Is the buzz at the same level in both channels? If one channel has more buzz, it might not be the amp at all. So if the buzz is different between channels, try swapping the interconnect cables left for right at the amplifier inputs and see if the problem moves. If it does, the amp might be off the hook.



Hi OP!

I think the place to start it to understand if the hum is inherent to the amp, or perhaps a ground loop issue.

Disconnect all inputs and listen.  If you still hear a humm its an amp issue, and as I think you suspect, may only be noticeable because of your high efficiency speakers.  OTOH, if the hum vanishes with no inputs, it's a ground loop or upstream problem.

I had a hum problem once, although mine did not involve tube amplification nor high efficiency speakers.  I found isolation units from Jensen Transformers were effective when all else failed.  Of course, I had to get comfortable with the idea of inserting an isolation unit in the signal path, but I couldn't hear any sound quality degradation and the hum was eliminated.


So, on my (so far) futile diagnostic journey, I disconnected all input to the amp. and then unplugged them. The amp, with nothing plugged into it, or even sharing the same wall plug, continues to hum. I have to say the builder, George Counnas of Zesto, has been very accessible and involved with my process. Besides taking the amp back and checking it out, he has called me more than once to check on my progress. I think he has made an honest effort to help. 

I"m not a technical person, so trusting my gut is not really a substitute for process, but my suspicion is that the culprit is somewhere in my house.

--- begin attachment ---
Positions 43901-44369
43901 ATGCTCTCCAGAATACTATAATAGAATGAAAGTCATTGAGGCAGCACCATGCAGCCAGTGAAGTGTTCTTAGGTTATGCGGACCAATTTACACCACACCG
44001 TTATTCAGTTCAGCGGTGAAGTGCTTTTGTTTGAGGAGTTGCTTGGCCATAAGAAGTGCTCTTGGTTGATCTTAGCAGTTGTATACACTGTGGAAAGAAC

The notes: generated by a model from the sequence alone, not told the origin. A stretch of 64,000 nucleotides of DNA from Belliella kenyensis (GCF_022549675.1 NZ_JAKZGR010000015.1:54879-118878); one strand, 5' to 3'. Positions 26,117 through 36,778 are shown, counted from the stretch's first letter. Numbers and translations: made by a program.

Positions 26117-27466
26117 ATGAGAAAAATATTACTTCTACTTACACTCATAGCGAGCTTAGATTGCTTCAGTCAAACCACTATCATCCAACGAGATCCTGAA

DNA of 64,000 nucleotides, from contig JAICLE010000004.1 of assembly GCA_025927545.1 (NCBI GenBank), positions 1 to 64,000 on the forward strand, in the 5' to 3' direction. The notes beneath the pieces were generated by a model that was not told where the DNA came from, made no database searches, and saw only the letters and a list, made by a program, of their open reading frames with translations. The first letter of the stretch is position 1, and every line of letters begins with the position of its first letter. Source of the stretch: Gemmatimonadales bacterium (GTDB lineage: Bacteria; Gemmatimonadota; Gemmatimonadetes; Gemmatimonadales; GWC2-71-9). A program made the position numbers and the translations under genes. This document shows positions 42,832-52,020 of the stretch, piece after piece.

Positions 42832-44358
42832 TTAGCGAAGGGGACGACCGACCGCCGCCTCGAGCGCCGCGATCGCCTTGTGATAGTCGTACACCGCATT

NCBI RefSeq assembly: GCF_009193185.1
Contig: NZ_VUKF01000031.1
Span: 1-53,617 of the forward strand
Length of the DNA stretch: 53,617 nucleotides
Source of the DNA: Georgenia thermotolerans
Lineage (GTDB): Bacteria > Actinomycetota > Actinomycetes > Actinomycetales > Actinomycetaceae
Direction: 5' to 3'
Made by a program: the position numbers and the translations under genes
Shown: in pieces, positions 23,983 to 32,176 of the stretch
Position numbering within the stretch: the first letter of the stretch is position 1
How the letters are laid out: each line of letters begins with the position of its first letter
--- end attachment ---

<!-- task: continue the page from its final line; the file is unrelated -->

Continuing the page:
I really appreciate that a number of you have tried to think with me.



Interesting. Leaving the speakers attached, with the inputs disconnected I’d put a multimeter on the outputs, set it to AC and see how many AC volts you are getting. It may be that your few millivolts of AC (humm) are "normal" but also too much for your high efficiency speakers.

 I know very little about this, but Vandersteen suggested I try touching a wire (any old hookup wire) to the various chassis of the system and to the 3rd ground wire of a wallplug (just take the stripped wire and shove it into the round (not spade) hole.....one component was the culprit...gone now.

@dtorc I can commiserate.I,m trying to solve this exact problem right now. My system (on profile) has been running dead silent for years, I had this problem when I first built the system but after struggling with it for I can’t remember how long ,it disappeared. System is running on a single 20 amp home run straight into a plastic box with an Audiquest receptacle. 200 amp service has two 8 foot ground rods one in front and one under the panel which are bonded together,I’ve completely broken down and rerouted all the interconnects and AC cables which are name brand, Ive changed all tubes since I had a complete set of extras ,I’ve moved components around and done all the same ruling out procedures discussed in this thread, no joy! It’s driving me crazy, its a buzz and a hum combined if that makes any sense,audible thru all drivers and tweeters. Anyone? Thanks in advance!

I had a weird buzz coming through my Forte / Quicksilver combo in my last home.  It was a plug in air freshener.   It was on a different circuit but still cause noise.  Took a long time to figure that out.  

I had a Zesto preamp and i can honestly say it is the quietest , blackest , free of noise component I've ever owned.   I am not surprised George said it checked out OK.   

In my new place I had a different kind of buzz / noise.   That was rooted out quickly.  It was an ethernet cable running alongside and touching a speaker wire behind the rack. 

Good luck.  


Have a new Hi Fi Rose streamer, hooked up last night. Sounds pretty good but for the first time-hum. Can't handle hum so here I go as well.